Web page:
- In this interview, ornithologist Aasheesh Pittie speaks about birds in India’s urban spaces.
- Generalist birds that feed on trash generated in urban areas are under threat, feels Pittie.
- Pittie also highlights the importance of citizen science. Urban birders will be able to collate data and alert administrators about changes in species composition, he said.
Bird diversity and numbers could be the ideal ‘canary in the mine’, giving information about how habitats are faring in urban areas, feels Aasheesh Pittie, editor of the bi-monthly journal, Indian BIRDS. Pittie, an ornithologist, has also indexed a monumental bibliographic database, South Asian ornithology.
In conversation with Mongabay-India during his recent visit to Goa to deliver the third Carl D’Silva Memorial Lecture organized by GBCN (Goa Bird Conservation Network), he spoke about his reservations related to bird photography, urban birds, threats to their habitat and how to protect them.
During your lecture on deeper birding, you highlighted how traditional birding is taking a back seat due to bird photography. But then one has to move on with technology. So, how does one maintain the balance?
Do not let photography be the be all and end all of your birding activities. When you are into bird photography you have to learn about the bird, its characteristics, where you will find it and then take up the camera. Nowadays it has become like a lust — where you have to photograph irrespective of whether the bird is feeding, breeding, etc. After a while you may stress that bird so much that a raptor may come and kill it. The balance is internal. It is when you start believing that the bird is most important and not the photograph.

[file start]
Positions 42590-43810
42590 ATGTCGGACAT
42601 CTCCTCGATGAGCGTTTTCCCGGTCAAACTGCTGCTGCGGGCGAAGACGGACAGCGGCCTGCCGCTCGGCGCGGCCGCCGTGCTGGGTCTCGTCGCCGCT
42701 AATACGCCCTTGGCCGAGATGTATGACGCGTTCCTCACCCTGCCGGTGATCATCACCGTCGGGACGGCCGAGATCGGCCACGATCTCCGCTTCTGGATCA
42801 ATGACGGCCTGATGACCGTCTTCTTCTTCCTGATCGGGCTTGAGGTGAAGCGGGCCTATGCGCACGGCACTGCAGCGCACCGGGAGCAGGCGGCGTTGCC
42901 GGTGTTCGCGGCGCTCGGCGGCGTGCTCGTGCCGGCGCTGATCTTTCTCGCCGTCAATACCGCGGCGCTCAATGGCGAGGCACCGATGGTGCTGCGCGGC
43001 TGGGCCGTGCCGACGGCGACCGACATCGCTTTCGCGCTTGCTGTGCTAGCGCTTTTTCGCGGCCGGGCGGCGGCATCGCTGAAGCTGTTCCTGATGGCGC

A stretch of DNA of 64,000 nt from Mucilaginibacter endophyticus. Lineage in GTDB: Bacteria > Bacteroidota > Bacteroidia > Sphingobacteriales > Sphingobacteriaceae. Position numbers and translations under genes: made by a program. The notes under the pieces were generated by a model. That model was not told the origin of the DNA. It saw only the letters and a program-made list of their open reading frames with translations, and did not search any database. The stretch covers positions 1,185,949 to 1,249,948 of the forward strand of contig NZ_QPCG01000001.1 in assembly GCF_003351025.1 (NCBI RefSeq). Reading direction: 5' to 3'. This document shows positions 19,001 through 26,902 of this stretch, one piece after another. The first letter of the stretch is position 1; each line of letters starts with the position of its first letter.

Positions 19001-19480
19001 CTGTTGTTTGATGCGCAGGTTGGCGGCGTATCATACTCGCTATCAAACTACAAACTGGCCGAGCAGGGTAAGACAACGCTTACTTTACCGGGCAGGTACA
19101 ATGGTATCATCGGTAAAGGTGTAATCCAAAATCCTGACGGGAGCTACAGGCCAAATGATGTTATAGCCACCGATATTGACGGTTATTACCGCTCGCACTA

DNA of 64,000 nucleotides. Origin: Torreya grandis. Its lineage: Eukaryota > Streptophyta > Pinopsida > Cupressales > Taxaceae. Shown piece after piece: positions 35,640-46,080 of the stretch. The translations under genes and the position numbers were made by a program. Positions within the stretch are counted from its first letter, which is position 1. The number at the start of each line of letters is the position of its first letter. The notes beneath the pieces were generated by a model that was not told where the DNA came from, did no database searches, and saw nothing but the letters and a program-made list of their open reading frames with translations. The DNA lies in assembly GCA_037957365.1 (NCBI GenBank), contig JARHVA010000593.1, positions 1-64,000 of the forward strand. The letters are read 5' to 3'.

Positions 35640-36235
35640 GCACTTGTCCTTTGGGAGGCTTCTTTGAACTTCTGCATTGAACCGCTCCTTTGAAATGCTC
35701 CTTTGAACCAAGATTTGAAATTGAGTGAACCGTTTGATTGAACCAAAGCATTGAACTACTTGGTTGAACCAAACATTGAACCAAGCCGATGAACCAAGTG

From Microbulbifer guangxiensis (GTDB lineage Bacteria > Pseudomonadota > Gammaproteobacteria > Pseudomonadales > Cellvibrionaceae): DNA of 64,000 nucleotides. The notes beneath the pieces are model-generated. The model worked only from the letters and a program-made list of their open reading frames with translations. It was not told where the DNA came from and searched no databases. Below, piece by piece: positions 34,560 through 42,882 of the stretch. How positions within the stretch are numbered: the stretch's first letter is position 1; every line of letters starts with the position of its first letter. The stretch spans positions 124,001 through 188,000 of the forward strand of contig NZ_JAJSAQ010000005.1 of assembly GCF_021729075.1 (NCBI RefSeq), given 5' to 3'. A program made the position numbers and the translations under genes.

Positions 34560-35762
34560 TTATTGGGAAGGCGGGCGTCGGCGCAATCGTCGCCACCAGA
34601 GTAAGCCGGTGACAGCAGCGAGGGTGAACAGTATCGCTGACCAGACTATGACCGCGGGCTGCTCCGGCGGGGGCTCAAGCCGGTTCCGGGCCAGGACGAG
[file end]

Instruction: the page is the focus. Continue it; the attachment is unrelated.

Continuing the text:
Aasheesh Pittie is an ornithologist and editor of the bi-monthly journal, Indian BIRDS. Photo by Arti Das.
What are the immediate threats to urban birds in India and how to curb it?
Habitat destruction is the main threat — and urban planning, which exists not for nature but for humans. Also now there are walkways and restaurants built around some ponds, which ultimately lead to the shrinking – and killing — of these wetlands. These things should be prevented. Most of the times it is because nobody objects and public opinion is weak. In urban areas, old trees should not be cut down and we should grow certain species of trees and local plants that attracts birds. Water bodies should be monitored and kept clean. If we can keep nature in mind while zoning and urban planning than we can salvage something.
Are there any specific species of urban birds which are under threat?
Most affected are the generalist feeders like crows and mynahs as they feed on trash. Their population will plummet as now all our trash is toxic. There are birds that feed in polluted areas — whether it is the water body, where drainage is flowing or the garbage which leaches into the ground and water areas. Also in Hyderabad, where I stay, I have observed that the common crow is no longer common in some areas where they used to be common. They are so common so one thinks why count them? It was similar with vultures but then suddenly their population dropped.
You mentioned that bird census is an integral part when it comes to habitat conservation especially in urban areas. And also during the lecture you mentioned that 99 percent of data is collected by amateurs in India. So speaking about documentation, where do we stand today? Is ornithology still in a nascent stage in India?